Usually greenish, greenish-yellow, or brownish yellow with blotches of
dark spots. Like all members of the family Pelobatidae, S. couchii has
a black, keratinized spade on its hind feet. This species can be distinguished by its
sickle-shaped spade (Stebbins 1985)
Distribution and Habitat
Country distribution from AmphibiaWeb's database: Mexico, United States
U.S. state distribution from AmphibiaWeb's database: Arizona, California, Colorado, New Mexico, Oklahoma, Texas
Occurs from southwest Oklahoma, central New Mexico, and south-central Arizona to
the tip of Baja California, Nayarit and south San Luis Potosi; southeast
California to central Texas. Some isolated populations are in the vicinity of
Petrified Forest National Monument and southeast of La Junta, Otero Co.,
Colorado. Also, some scattered populations in California between Amos and
Ogilby on eastern side of Algodones Dunes; Purgatory and Buzzard’s Peak Washes,
Scaphiopus couchii is often found in shortgrass plains,
mesquite savannah, creosote bush desert, thornforest and tropical deciduous
forest (west Mexico) and other areas of low rainfall. Information from Stebbins (1985)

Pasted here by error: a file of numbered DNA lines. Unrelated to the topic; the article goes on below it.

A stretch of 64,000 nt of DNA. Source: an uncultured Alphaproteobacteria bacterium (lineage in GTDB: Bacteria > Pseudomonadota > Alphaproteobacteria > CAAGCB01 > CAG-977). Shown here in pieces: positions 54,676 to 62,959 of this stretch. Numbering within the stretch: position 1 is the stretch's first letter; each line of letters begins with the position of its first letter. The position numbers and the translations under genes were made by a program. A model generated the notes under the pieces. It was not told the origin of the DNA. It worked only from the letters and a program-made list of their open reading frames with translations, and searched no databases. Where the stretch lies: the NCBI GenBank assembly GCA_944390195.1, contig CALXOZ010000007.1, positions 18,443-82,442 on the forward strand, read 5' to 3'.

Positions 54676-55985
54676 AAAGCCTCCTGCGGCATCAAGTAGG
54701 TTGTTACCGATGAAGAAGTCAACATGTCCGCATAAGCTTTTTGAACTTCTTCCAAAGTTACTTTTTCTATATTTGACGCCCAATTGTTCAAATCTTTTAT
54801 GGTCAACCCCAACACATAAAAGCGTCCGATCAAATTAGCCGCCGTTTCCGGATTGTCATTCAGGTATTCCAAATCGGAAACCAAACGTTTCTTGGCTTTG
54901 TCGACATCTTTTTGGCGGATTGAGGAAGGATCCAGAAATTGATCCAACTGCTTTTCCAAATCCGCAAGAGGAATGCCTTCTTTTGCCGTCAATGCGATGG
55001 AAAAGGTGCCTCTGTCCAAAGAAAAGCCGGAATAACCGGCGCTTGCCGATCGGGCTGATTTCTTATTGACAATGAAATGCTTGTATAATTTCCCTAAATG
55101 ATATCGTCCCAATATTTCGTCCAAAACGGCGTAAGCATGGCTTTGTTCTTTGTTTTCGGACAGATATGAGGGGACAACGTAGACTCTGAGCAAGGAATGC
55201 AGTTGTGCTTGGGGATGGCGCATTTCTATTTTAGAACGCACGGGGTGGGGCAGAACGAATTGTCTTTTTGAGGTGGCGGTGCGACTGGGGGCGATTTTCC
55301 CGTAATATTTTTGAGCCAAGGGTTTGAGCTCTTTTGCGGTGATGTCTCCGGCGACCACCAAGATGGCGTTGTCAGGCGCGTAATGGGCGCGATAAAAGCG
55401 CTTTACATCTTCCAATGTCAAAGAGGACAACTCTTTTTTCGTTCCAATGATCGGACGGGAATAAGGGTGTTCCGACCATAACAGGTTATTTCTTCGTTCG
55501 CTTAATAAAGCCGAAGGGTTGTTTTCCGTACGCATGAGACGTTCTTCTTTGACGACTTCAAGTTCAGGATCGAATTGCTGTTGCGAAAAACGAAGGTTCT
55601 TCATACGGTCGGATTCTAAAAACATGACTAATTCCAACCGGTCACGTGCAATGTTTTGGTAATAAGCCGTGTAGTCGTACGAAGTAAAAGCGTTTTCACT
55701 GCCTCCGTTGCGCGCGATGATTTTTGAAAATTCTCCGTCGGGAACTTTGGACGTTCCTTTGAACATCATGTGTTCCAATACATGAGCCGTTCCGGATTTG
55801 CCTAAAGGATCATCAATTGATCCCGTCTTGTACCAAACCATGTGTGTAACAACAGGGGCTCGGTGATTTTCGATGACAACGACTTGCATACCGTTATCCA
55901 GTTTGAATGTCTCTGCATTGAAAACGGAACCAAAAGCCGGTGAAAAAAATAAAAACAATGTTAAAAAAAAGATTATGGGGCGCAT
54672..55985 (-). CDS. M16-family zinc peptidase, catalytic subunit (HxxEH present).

Life History, Abundance, Activity, and Special Behaviors
Scaphiopus couchii burrow backwards into the ground to avoid the heat and desiccation common to
desert habitats. Toadlets can often remain active longer than adults which hibernate
for 9-10 months out of the year about 1 m below the surface. Adults emerge after
annual rains arrive, usually in May, and stay active until September. They
breed in ephemeral ponds and feed during this terrestrial period, usually on
desert invertebrates for no more than 20 nights. It is not uncommon for
this species to exhibit phenotypic plasticity for age at metamorphosis and even
See another account at californiaherps.com.
Stebbins, R. C. (1985). A Field Guide to Western Reptiles and Amphibians. Houghton Mifflin, Boston.
Tinsley, R. C. (1995). ''Parasitic disease in amphibians.'' Parasitology, 111(supplement), 25.
Written by Andrea Swei (ande AT uclink4.berkeley.edu), UC Berkeley
First submitted 1999-02-23
Edited by Vance Vredenburg (2008-02-03)
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Citation: AmphibiaWeb: Information on
amphibian biology and conservation. [web application]. 2016. Berkeley, California:
(Accessed: May 3, 2016).
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